Los Angeles Times, December 29, 2011
When he served as an interpreter for the U.S. military, Tariq lived on a secure base, safe from fellow Iraqis determined to kill him because of his service to America. But when the unit he served pulled out of Iraq on Oct. 13, he was dismissed and escorted off the base.
The U.S. government promised Tariq and thousands of other former interpreters that they would be first in line for special visas to the United States. But with the pace of visa approvals having slowed to a crawl, that promise rings hollow to Tariq, who stays locked in his parents’ home, working the phone and the Internet to track his application.
The visa process, always slow and cumbersome, has bogged down further since two Iraqi refugees were arrested in Kentucky in May on federal terrorism charges that included providing material support in the United States for al-Qaida.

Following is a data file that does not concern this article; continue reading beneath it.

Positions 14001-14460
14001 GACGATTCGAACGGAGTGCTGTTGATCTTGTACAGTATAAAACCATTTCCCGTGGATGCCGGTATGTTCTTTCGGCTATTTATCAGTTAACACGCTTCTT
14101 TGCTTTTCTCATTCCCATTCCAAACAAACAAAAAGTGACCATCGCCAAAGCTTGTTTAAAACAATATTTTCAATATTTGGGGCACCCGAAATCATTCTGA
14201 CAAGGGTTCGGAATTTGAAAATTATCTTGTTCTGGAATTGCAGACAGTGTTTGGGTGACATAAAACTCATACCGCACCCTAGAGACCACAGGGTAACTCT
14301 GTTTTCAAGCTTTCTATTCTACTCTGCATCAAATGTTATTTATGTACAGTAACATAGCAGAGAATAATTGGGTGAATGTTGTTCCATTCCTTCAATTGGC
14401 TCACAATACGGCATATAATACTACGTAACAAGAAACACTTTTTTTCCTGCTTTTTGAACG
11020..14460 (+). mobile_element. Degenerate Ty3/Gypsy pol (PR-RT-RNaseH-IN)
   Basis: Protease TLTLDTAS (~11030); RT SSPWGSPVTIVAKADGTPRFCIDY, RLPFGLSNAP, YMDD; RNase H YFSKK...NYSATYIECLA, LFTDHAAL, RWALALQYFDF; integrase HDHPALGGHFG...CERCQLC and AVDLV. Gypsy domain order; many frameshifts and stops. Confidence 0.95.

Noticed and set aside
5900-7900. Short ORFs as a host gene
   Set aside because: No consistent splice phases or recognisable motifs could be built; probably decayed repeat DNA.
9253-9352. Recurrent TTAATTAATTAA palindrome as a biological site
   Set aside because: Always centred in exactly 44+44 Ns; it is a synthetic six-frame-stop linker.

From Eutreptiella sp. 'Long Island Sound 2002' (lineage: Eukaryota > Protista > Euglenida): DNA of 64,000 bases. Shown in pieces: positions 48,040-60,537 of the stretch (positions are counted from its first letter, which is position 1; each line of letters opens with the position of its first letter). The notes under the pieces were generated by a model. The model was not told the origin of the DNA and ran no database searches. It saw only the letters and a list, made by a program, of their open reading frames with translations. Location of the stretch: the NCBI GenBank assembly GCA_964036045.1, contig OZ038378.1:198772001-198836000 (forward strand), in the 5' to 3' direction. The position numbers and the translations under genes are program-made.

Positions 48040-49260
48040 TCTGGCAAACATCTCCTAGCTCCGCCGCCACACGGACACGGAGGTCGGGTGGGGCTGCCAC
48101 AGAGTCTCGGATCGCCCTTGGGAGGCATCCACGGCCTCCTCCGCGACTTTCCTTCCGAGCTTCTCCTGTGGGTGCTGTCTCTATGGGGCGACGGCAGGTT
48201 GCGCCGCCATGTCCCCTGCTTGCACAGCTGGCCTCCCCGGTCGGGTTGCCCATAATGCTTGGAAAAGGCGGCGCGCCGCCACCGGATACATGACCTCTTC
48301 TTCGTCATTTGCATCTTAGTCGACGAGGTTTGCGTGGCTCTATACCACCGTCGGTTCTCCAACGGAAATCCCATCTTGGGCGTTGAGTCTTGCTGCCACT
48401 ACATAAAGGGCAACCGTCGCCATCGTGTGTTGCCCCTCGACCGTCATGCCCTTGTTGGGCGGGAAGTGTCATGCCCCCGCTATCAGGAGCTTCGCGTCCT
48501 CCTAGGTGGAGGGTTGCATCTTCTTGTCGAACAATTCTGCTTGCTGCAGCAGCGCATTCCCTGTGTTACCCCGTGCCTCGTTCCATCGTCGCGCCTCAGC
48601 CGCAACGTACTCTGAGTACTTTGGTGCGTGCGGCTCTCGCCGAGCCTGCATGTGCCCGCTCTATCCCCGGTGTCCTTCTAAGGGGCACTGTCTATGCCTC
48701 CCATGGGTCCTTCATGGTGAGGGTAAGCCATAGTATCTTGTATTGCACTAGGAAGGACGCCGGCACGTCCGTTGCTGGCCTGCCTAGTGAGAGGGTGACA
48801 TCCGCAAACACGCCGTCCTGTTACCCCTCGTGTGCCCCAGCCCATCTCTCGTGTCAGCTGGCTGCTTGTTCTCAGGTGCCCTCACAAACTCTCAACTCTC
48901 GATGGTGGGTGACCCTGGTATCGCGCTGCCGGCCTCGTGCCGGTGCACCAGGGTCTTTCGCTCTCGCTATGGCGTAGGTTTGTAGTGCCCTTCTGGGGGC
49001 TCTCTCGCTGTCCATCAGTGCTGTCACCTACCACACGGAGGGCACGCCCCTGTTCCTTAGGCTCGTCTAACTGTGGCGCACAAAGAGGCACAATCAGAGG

The Refugee Crisis in Iraq Act, passed in 2008, provided fast-track status for Iraqis who had worked for the U.S. government or military.
The law authorized 5,000 special visas per year–20,000 through 2011. But through October, just 3,415 had been issued to Iraqis, according to the Iraqi Refugee Assistance Project.
The State Department says 7,362 Iraqis who worked for the United States have received special visas over that period, but that total includes family members.
Through July, 62,500 Iraqis had applied through the special visa program, though many have given up and dropped out.
In the meantime, thousands of former interpreters have been cast adrift, threatened by insurgents as they wait for the federal bureaucracy to act.